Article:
Reduce the File Size of PDF Documents with Preview in Mac OS X

Dec 12, 2013 - 8 Comments

PDF The PDF file format is ubiquitous for good reason, mostly because it allows for perfect preservation of a documents formatting, text, and other elements, but also because it allows for encrypted password protection of documents. But let’s face it, sometimes PDF files can be bloated, and something that should be 200k or less can be 1.2MB for no obvious reason, particularly if they have been generated at the OS level from something like printing to a PDF, another file that has been converted to a PDF, or created with an app that just doesn’t offer any compression at all.

For PDF files that have not been optimized yet, the Preview app in OS X can often reduce the file size considerably by passing it through an export filter. While it works great for text heavy files, it’s not a perfect solution for every document out there, so you’ll want to run through the process with the document in question and compare it to the original to see if it helps. Let’s get to it:

  1. Open the PDF file that you want to reduce the size for in Preview app (typically the default PDF viewer in OS X)
  2. Pull down the “File” menu and choose “Export”
  3. Export a PDF to compress the file size in Preview app for Mac OS X

  4. Select the submenu next to “Quartz Filter” and choose “Reduce File Size”
  5. Save the new reduced version of the PDF as usual by hitting “Save”
  6. Reduce File Size filter in Preview app for PDF files

(Note: you can also access Quartz Filters through “Save As” with new versions of Preview for OS X, but the File > Export trick works for prior versions of the app as well)

Just how much space you will save by using this file reduction filter varies greatly, depending on the content of the PDF, the original app that created and saved the PDF and if any filtering was applied to begin with, amongst a variety of other factors. For originating documents that are entirely text, like a resume or a Word document that’s been converted to a PDF without any sort of optimization, it can make a huge difference, and you may see a file sized from 1MB shrinking down to under 100k.

Keep in mind that Quartz Filters are basically image processing filters, but unlike apps made for lossless image compression, the PDF file will be processed in such a way which may result in lossy compression and artifacts appearing on embedded imagery. That’s not always desirable, which makes this trick best for PDF files that are heavy on text, simple graphs, charts, spreadsheets, or basic vector drawings, and not complete images or photos where high image quality is desired. Again, this is a benefit to using the “Export” command, since you can compare the two documents easily when it’s finished, which is recommended.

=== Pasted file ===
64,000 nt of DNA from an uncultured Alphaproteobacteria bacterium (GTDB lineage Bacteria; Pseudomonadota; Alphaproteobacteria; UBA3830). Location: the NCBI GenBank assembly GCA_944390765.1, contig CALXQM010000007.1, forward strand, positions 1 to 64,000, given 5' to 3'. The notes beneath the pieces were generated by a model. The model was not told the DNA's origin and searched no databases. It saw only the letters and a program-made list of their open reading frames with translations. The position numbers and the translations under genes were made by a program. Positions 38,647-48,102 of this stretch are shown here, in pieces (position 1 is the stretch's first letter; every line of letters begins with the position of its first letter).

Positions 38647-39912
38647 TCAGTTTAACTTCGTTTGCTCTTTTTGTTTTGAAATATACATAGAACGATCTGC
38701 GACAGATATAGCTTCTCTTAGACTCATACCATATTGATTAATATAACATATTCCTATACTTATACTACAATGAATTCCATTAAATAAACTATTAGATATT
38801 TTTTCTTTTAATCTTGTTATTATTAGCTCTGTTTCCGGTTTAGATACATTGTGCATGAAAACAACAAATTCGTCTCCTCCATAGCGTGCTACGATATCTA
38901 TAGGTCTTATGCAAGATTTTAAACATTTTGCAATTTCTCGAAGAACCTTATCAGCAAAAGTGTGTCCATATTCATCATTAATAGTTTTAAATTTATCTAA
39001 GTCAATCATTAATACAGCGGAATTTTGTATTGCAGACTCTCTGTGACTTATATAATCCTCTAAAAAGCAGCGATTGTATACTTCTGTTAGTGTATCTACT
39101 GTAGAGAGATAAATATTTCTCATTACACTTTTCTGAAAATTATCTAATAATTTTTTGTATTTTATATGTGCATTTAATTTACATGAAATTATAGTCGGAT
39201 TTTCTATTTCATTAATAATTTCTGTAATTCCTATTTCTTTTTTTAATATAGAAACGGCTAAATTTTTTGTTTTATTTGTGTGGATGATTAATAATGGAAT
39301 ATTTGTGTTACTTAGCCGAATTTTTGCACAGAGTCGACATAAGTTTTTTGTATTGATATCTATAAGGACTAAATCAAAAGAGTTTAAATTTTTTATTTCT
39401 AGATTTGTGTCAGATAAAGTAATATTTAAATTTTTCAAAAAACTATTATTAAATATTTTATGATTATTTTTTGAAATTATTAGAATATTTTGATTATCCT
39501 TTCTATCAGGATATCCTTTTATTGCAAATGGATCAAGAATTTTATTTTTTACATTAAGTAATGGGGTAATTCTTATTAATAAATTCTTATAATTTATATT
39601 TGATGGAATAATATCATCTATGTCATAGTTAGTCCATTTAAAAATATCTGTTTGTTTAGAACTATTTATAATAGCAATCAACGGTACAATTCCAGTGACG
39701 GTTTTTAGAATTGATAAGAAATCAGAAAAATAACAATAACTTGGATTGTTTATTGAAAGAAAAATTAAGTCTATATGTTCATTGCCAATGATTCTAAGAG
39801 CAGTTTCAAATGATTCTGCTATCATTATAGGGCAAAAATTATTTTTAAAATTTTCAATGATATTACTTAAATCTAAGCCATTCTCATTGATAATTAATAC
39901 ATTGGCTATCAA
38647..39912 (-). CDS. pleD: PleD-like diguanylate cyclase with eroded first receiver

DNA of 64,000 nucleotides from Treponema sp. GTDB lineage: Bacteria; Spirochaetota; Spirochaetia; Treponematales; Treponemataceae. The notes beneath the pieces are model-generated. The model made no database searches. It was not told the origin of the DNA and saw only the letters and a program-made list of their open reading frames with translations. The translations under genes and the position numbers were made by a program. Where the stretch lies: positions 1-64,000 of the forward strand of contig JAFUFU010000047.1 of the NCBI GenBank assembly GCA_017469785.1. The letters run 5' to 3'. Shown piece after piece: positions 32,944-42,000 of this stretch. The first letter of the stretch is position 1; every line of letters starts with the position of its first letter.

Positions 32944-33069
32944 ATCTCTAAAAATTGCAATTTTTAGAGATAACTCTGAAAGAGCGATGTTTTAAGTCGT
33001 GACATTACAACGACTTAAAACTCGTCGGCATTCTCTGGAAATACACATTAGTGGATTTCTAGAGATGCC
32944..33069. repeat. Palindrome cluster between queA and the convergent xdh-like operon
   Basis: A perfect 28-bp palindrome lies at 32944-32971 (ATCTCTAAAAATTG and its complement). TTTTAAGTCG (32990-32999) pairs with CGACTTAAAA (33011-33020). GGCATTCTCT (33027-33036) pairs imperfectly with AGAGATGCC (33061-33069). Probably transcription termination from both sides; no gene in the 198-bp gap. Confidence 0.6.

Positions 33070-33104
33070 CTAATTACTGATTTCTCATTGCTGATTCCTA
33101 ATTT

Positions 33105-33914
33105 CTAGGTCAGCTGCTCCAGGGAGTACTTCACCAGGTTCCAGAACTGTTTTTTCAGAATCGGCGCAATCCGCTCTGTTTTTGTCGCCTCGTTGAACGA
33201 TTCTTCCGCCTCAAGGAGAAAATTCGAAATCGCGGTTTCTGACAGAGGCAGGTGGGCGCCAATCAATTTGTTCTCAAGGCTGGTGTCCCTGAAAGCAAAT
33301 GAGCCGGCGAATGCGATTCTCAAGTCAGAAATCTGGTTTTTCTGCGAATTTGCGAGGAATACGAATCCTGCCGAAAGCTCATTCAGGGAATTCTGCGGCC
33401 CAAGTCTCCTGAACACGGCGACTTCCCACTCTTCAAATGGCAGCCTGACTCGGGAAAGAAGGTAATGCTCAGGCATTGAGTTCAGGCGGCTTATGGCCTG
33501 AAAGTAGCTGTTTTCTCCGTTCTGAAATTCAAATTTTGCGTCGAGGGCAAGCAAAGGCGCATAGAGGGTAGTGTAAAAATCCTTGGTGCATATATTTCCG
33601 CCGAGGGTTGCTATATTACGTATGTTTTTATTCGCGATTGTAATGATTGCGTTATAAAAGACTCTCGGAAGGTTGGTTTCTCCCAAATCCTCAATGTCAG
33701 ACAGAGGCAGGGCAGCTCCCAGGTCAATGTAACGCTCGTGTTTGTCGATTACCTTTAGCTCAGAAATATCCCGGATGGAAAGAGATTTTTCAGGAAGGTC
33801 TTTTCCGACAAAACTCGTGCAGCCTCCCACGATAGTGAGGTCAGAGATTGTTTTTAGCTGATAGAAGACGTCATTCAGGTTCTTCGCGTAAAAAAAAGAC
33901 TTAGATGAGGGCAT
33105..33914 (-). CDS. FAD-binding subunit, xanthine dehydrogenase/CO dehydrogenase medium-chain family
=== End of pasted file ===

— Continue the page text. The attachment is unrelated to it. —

Counterintuitively and in some less common situations, beginning with an already optimized and compressed PDF file may result in a larger file being generated using this reduction filter. This really depends on the application that created the PDF to begin with and if the file was compressed at all, but for situations where a PDF is generated through something like Adobe Acrobat Pro you may find it to be the case.

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Posted by: Paul Horowitz in Mac OS X, Tips & Tricks

8 Comments

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  1. RB says:

    Yup, works well on text PDF, not well on image heavy PDF.

  2. Ben says:

    Preview always uses the same filter. But there are some apps on the Mac App Store that allow you to choose from different filters such as PDF Squeezer.

  3. Darryn says:

    Hey how did you get the ‘save-as’ command in Preview? I’m on lion 10.7.5 and it was dropped since the last osx upgrade….so annoying :(

  4. Steve says:

    Works absolutely great thank you for your help.

  5. Michelle says:

    This reduced a file from 4MB down to 38kb—way too small. I tried to find a way to change the default setting but couldn’t do it. I wonder what happened to the “save as” key?? (I just upgraded to Mavericks from Snow Leopard)

    • Becky says:

      Instead of export to “Reduced Size File”, choose Gray Scale instead. Mine reduced from 8MB to 350KB instead of 51KB wehn I chose Reduced Size File.

  6. alissa says:

    Doing this just doubled my PDF file size (from 3. .3 MB to 6.7)… ???

  7. JohnB says:

    The issue I had was that a 20mb pdf (derived from a 40mb png file from a scanner) was reduced to a 20kb file that was very grainy, albeit perfect for viewing as an icon, not so good when using it as a scanned building layout.
    My solution was to scan the 8″x11″ document in a lower resolution (300x300dpi) then converting it to pdf. The size was a reasonable 5.5mb afterwards.

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